Virginia Hall had many names in her distinguished career with the SOE, OSS, and later the CIA. She was known by “Germaine”, “Diane”, “Camille”, and my favorite: “la dame qui boite” (the limping lady). The last was the result of a hunting incident in which she accidentally shot herself in the leg which was later amputated. She was given a wooden prosthetic she nicknamed Cuthbert. Later she commented to the SOE that she hoped Cuthbert wouldn’t give her trouble in the French countryside and they responded that, if he did, she should “eliminate him”.
Virginia’s determination, intellect, and perseverance is what kept her alive and earned her an honorary member of the Order of the British Empire and the Distinguished Service Cross. These characteristics are what keeps her in the fore-front of my mind as I raise a daughter today. Virginia Hall, with a wooden leg, was sent behind enemy lines in France (supposedly Hall parachuted back into France with her prosthesis in her pack) to coordinate air drops, train guerillas (she helped train upwards of three battalions of the French Resistance). She knew full well that any allied spies who were found by the Germans were shot on site, at best.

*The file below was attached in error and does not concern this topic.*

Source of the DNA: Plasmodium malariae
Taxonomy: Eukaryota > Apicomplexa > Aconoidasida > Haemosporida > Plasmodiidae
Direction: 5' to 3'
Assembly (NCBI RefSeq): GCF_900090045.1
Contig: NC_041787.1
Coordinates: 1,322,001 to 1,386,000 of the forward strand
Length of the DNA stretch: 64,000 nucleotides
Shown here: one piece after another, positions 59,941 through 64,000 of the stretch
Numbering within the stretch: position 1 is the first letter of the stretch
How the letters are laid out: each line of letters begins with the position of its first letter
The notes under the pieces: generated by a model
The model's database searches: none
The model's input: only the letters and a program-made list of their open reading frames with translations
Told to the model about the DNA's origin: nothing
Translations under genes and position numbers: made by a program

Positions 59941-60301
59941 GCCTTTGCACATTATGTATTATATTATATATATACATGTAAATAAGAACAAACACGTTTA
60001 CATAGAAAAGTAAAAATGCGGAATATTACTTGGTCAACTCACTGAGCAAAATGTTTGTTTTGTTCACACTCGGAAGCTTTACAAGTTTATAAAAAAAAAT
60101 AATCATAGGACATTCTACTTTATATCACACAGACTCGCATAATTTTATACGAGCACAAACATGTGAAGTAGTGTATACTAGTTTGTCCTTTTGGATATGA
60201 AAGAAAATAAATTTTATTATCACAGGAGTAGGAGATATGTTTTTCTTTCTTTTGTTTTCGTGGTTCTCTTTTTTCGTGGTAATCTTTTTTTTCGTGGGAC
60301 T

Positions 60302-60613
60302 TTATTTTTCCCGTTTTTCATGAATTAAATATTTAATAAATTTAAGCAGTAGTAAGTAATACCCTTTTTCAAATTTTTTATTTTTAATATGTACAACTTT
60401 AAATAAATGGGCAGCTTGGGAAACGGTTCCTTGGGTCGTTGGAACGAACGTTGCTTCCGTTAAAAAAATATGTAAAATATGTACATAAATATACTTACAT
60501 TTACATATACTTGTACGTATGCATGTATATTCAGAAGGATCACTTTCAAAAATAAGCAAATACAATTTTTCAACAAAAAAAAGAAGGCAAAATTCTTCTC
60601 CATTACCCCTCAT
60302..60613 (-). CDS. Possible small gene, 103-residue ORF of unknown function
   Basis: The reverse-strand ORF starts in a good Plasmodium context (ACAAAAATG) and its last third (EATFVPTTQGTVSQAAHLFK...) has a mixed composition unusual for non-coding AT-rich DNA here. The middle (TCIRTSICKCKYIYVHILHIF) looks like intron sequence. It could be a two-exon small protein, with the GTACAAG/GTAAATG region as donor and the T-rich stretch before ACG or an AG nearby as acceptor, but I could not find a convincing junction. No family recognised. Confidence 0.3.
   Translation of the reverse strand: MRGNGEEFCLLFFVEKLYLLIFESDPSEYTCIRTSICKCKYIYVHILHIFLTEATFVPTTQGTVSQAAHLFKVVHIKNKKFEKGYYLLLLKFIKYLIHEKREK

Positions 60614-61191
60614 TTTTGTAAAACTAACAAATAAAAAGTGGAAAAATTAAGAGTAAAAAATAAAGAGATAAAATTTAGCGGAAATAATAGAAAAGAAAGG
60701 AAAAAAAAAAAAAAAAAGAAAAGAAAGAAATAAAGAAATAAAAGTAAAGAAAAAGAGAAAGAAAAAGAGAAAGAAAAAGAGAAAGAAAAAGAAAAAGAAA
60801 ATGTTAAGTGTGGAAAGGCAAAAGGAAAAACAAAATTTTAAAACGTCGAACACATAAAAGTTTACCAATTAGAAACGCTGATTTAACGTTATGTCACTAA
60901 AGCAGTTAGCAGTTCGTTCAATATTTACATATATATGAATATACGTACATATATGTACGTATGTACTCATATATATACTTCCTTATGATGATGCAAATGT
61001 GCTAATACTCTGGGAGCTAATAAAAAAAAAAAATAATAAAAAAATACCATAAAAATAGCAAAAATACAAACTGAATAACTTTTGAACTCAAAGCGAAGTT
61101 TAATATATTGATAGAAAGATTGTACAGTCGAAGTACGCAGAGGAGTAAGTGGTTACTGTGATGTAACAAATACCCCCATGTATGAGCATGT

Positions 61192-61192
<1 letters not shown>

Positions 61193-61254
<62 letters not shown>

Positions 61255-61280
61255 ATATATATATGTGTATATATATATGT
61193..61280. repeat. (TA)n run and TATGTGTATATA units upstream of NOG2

The reason I keep Hall in mind when raising my daughter is that I, for one, want my daughter to become a strong independent woman that, like Virginia, decided she wanted to do something and she did it as good as, if not better, than her male counterparts. She wasn’t arrogant, definitely confident, but not arrogant. When President Truman wanted to award her the Distinguished Service Cross publically, she requested it stayed private so that she could get back to the field instead of receiving much deserved public praise. Today is April 6th, the day Virginia Hall was born (very close to my own daughter’s birthday) so I felt it was important to share why “Marie of Lyon” is such an important figure in our house and why if you have a daughter (and even if you don’t) Virginia Hall should at least be part of the discussion on defining women in history.